Posts Tagged ‘ Kate Mellersh ’

still perky, despite the rising odds

It’s time for a bit of decay from Kate Mellersh.

As compositions go, this is stark evidence that simplicity is power. There are two dominant elements at play: a border at the top and right edges, and a clear-cut subject in the lower left. Between them, a diagonal through the negative space of abstract chaos.

Captivating; fascinating; pure.

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try expanding your capacity for wonder

My friend Kate Mellersh posted this unfocused beauty a few days ago…

There is something about the abstraction of a completely out-of-focus image that can be extremely appealing, especially as here where that lack of focus translates into strangely patterned specular highlights (try complaining about the imperfection in your lens when it creates effects like this). What makes this image work so well is the motion – the flow of the white spots from the upper left side towards us, spreading slightly as they flow towards the lower right corner. The orange highlights acting as a second layer to this theme of movement anchor the image in that corner, and the green sets up balance on the left. Add in the soft blue background and we have a full palette.

Magical: there is no other single word to describe it.

our conversation remains etched in my brain

It is time for more sensual abstraction for Kate Mellersh.

our conversation remains etched in my brain

As has become a common theme of late in these posts, it is the simplicity of the composition here that makes it so effective. The subject, being sand, provides only a patterned texture to enthral us. That is enough. There is a sense of motion in the ridges and crevices carved in the beach; we can feel the water as it flows. And so we follow the directed chaos through the picture, the perspective clearly drawing us from bottom to top through the abstraction of flow.

It is texture and lighting together that make this work as it does, plus the angle it is shot from.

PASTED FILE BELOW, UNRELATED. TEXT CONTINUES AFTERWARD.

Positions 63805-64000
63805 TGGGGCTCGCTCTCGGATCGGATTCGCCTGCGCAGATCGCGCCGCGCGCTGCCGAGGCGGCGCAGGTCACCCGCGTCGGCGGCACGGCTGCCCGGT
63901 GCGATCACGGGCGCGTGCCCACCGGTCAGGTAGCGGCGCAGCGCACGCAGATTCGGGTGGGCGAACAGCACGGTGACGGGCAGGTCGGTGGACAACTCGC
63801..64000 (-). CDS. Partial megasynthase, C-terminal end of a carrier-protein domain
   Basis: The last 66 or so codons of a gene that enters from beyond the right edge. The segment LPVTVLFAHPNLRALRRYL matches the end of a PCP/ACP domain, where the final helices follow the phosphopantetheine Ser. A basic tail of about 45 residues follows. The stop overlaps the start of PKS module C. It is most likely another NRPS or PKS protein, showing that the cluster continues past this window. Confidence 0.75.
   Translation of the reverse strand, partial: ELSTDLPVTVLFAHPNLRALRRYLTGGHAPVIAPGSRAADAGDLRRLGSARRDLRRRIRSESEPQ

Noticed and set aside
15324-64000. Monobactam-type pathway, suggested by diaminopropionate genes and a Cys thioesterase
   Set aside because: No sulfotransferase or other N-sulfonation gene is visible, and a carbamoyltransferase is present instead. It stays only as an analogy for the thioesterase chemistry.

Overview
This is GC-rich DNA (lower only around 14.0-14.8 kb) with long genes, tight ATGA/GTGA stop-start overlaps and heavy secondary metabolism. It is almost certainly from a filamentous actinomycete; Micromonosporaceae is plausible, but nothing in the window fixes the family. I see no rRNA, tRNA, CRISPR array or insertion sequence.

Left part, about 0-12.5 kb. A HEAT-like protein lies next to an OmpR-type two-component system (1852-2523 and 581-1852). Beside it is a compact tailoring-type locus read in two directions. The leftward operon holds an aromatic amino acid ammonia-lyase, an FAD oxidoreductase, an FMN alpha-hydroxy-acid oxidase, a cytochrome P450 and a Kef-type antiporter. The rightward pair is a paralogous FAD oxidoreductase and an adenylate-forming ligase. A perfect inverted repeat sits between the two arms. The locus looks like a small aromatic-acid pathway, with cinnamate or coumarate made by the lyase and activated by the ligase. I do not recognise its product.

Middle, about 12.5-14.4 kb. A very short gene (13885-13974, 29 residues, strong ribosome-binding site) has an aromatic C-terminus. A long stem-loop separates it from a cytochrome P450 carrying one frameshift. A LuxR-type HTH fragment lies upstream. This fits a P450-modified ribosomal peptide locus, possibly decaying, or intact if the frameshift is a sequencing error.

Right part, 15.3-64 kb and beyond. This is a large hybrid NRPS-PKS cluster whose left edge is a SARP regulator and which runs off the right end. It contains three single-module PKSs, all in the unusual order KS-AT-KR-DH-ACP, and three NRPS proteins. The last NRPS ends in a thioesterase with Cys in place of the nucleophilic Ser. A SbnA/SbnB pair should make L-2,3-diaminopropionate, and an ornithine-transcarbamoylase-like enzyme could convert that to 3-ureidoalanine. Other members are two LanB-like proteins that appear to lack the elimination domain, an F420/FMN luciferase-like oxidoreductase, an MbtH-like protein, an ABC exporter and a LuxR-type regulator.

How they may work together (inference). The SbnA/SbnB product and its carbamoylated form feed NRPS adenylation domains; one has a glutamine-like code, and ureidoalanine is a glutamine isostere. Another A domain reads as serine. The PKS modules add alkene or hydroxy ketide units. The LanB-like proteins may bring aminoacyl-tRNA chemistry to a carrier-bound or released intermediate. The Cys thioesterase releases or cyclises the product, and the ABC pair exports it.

A powerful abstract – simple, and without distractions.

[untitled]

A couple of days late, another captivating offering from Kate Mellersh.

As I study this image, I wonder what about it immediately captured my attention. The elements I would normally expect are not present. Instead, there is intensity and a distinct slant on the portrayed reality. Yes, it is the Chiaroscuro-type contrast that makes the subject stand out so prominently: black and white, with only the faintest touches of green-gold outlining the shapes. That glowing hue is perfectly matched by the sky deepening to blue.

A key detail of the image’s composition is the subtle diagonal: corner to corner, yet the subject matter manages to appear not the be arcing in that way. This is nicely offset by the position of the sun in the opposite corner, acting as an anchoring element. Of course, there is the most obvious detail: the inversion. Is it reflection, or an image flipped? (My money is firmly on the latter, for several reasons.) This, I believe, would not work without the sun’s anchoring presence.

Intense, yet subtle.

patience is all, sit and wait

Time now for a visit with Lola, expertly composed by Kate Mellersh.

patience is all, sit and wait